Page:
He seemed pleasantly surprised that no light shone out of the other ear, and he was visibly relieved as the little, shell-shocked moth crawled meekly toward the light and into freedom.
The moral of the story – when you find yourself stuck in a dark place, just head for the light.
3 Facets Of Responding To The Light Of Christ
John 1:10-11 He was in the world, and the world was made through him, yet the world did not know him. He came to his own, and his own people did not receive him.
When my wife and I were first married we lived in a roach-infested apartment building. The place looked clean and tidy but if you woke up in the middle of the night and turned on the light in the kitchen, the floor was alive with an assembly line of bustling cockroaches who, suddenly exposed in their dirty deeds, would scatter and disappear under the dishwasher, fridge, and cupboards.
Roaches hate the light.
And you know who else hates the light? …Everybody.
The Word went from being pure spirit, to taking on flesh, dwelling among the fallen cursed creation, walking with the very people who lived in darkness. And instead of receiving him, they rejected him, mocked him, accused him, arrested him, tortured him, and then they killed him.
Who are the “they”? ……..Everybody.
Why? Because, spiritually speaking, we are all roaches who love darkness.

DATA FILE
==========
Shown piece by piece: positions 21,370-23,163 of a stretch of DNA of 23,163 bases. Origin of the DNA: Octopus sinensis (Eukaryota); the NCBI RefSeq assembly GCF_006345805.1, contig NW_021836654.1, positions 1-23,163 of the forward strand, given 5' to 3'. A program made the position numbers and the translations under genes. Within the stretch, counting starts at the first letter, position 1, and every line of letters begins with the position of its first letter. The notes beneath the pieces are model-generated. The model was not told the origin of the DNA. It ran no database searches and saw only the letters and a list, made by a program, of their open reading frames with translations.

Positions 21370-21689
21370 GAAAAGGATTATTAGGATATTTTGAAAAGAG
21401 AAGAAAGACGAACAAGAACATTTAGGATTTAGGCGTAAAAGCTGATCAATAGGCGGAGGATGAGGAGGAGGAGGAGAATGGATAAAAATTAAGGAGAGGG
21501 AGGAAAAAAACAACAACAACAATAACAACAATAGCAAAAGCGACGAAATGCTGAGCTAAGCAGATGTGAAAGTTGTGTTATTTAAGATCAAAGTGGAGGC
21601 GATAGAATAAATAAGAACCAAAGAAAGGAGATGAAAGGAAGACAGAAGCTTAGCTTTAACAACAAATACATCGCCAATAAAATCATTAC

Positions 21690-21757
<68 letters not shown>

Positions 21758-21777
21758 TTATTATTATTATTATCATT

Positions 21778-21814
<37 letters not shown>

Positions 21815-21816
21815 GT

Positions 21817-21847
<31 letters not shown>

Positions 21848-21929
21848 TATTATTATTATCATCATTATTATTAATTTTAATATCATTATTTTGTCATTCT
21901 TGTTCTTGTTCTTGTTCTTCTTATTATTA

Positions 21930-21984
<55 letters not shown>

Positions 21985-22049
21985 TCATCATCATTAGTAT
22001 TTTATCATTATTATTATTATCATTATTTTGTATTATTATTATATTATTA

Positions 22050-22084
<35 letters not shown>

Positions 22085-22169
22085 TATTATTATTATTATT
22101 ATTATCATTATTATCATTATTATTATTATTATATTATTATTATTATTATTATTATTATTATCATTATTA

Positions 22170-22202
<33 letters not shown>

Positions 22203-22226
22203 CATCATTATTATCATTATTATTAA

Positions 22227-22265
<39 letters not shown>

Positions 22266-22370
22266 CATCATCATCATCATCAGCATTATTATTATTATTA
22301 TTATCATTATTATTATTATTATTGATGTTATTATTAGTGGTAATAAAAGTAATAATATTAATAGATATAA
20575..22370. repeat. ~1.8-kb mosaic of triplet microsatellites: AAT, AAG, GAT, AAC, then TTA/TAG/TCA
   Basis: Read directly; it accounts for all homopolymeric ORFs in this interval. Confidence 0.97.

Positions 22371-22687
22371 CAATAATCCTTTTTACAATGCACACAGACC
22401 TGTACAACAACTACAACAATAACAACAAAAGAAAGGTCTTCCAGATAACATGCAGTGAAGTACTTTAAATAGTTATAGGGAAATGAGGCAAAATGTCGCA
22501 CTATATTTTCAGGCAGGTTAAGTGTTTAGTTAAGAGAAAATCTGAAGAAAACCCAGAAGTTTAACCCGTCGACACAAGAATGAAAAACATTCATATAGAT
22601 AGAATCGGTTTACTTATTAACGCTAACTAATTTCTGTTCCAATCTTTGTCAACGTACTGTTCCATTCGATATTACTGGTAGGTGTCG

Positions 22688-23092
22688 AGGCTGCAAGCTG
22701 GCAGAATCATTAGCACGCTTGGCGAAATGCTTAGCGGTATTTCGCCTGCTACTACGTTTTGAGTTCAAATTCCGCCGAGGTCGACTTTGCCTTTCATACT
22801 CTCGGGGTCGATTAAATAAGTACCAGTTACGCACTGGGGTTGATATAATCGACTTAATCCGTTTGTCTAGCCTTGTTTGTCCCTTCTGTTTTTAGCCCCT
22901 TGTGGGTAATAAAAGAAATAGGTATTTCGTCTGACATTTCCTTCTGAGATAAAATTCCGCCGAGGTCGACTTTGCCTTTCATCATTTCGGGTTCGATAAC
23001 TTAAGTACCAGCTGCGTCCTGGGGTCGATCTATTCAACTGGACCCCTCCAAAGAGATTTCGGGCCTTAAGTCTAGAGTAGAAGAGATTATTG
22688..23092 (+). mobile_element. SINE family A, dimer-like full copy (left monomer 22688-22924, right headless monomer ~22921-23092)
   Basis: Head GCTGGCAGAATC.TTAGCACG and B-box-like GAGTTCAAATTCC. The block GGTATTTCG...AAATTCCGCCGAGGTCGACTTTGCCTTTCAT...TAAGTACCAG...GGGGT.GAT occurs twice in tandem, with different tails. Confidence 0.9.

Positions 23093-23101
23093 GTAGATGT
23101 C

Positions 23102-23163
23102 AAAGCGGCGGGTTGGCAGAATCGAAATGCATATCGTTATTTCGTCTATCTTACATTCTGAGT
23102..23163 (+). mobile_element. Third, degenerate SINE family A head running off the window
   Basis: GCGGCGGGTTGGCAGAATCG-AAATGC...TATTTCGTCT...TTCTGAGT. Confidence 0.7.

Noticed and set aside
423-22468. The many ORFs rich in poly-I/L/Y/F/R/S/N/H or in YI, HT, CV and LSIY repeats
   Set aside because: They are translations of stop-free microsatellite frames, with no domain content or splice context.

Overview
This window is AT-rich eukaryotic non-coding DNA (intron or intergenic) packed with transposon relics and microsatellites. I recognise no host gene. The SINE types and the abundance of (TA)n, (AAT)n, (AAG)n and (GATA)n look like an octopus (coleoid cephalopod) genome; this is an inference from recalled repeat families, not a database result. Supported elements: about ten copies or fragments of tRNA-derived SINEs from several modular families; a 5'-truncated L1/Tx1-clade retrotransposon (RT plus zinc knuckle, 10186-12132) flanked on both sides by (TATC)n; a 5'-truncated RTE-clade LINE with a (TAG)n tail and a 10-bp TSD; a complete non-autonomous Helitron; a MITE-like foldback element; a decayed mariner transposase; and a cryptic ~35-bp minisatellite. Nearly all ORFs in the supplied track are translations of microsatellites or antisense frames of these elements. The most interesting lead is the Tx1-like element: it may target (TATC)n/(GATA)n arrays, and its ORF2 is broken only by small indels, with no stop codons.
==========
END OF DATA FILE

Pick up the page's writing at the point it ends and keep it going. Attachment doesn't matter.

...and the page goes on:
Jeremiah 13:23 Can the Ethiopian change his skin or the leopard his spots? Then also you can do good who are accustomed to do evil.
Romans 8:7 For the mind that is set on the flesh is hostile to God, for it does not submit to God’s law; indeed, it cannot.
You can choose to sin with more or less vigor; you can choose to sin in a certain manner instead of another. You can worship an idol of your choosing, and you can choose which of God’s laws you disobey more than others. But you cannot employ your “free will” to choose God any more than an Ethiopian can use his free will to change his skin color, or a mind set on flesh can choose to submit to God’s law.
But, according to our verse, some people did receive the light, didn’t they?
The handful of disciples received the light as did the 120 in the upper room and the 3,000 who heard Peter’s first sermon. As well as many of the readers of this blog.
And why is that, if we are all naturally lovers of darkness?
John 1:12 But to all who did receive him, who believed in his name, he gave the right to become children of God,
We are not automatically God’s children. We need to be adopted into the family, or “given the right to become children of God.”
You are born a roach, but you can become a moth.
“Well,” you say, “I chose Jesus, I exercised my free will to make the right decision to trust in who he claimed to be and what he did for me.”
Okay, sure…but why?
Because the Spirit made my heart soft to the gospel.
But why? And why you?
Because I recognized that I was a sinner, a roach, and I recognized my need for a Savior.
Yes, friend, but why?
Why did you, of all people on this planet of 7 billion souls, receive the light?
Why do some roaches come to the light against their nature?
Answer: because they have been given a new mothy nature that loves the light.
This brings us to….